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Manchin urging White House to withdraw Marino nomination for ONDCP

NOTE:  WASHINGTON, D.C. — President Donald Trump said Tuesday that his nominee to be the nation’s drug czar is withdrawing from consideration for the job.

Rep. Tom Marino, R-Pa., was under fire in the wake of revelations in a Washington Post/”60 Minutes” investigation that the lawmaker helped steer legislation in Congress making it harder to act against giant drug companies.


The Register-Herald

BECKLEY, W.Va. — Following a Washington Post article outlining Rep. Tom Marino’s involvement in passing a bill weakening the Drug Enforcement Agency’s (DEA) authority to stop companies from distributing opioids, Sen. Joe Manchin, D-W.Va., is urging the White House to withdraw its nomination of Marino to lead the Office of National Drug Control Policy.

In a release, Manchin said he was “horrified” after reading The Washington Post article, “The Drug Industry’s Triumph over the DEA.”

“(I) cannot believe the last administration did not sound the alarm on how harmful that bill would be for our efforts to effectively fight the opioid epidemic,” Manchin said. “We are sent here by the people to represent them, to protect their interests and to improve their lives and create opportunities for everyone.”

Later Monday, Manchin introduced legislation to repeal the Ensuring Patient Access and Effective Drug Enforcement Act of 2016, which was targeted in The Post’s story, which indicated that the legislation has dramatically restricted the ability of the Drug Enforcement Administration (DEA) to crack down on opioid distributors and manufacturers suspected of wrongdoing.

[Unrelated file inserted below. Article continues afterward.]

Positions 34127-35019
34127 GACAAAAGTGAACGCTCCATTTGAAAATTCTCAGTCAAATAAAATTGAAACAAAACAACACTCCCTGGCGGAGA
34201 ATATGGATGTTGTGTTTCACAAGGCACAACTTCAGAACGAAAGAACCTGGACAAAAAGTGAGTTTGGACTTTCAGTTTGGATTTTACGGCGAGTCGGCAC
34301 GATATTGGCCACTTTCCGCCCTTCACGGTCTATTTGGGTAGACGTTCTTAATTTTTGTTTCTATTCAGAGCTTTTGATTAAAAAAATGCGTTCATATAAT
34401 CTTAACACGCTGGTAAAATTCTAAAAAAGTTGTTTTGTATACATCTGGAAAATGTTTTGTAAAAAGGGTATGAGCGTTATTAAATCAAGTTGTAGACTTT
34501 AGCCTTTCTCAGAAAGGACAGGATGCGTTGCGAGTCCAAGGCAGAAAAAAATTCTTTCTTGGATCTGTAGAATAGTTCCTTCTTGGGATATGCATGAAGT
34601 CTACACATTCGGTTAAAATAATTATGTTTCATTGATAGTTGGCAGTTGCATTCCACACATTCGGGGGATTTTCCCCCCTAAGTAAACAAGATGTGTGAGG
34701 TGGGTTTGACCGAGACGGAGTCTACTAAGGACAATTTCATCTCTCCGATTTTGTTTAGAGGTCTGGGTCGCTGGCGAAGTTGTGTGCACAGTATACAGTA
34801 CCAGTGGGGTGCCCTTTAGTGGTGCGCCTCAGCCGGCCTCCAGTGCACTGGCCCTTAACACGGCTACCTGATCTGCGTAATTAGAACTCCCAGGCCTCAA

In his letter to the president, Manchin highlighted America’s opioid death toll and the importance of the Office of National Drug Control Policy in curbing opioid misuse.

“The head of this office, often called America’s drug czar, is a key voice in helping to push and implement strategies to prevent drug abuse, stop drug trafficking, and promote access to substance use disorder treatment,” Manchin wrote.

After reading the Washington Post article, Manchin said, “Congressman Marino no longer has my trust or that of the public that he will aggressively pursue the fight against opioid abuse.”

The article indicated Marino led the effort in Congress to move through a bill that has made it significantly harder for the DEA to enforce the nation’s anti-drug diversion laws.

Manchin wrote, “His advocacy for this legislation demonstrates that Congressman Marino either does not fully understand the scope and devastation of this epidemic or ties to industry overrode those concerns. Either option leaves him unfit to serve as the head of the ONDCP.”

He said he is demanding the White House pull Marino’s nomination from consideration, as the country needs someone leading the Office of National Drug Control Policy “who believes we must protect our people, not the pharmaceutical industry.”

When asked for comment, Sen. Shelley Moore Capito, R-W.Va., offered the following: “Congressman Marino will need to address the accusations that were raised in (Sunday’s) Washington Post story during his confirmation hearings.”

Email: [email protected] and follow on Twitter @WendyHoldren

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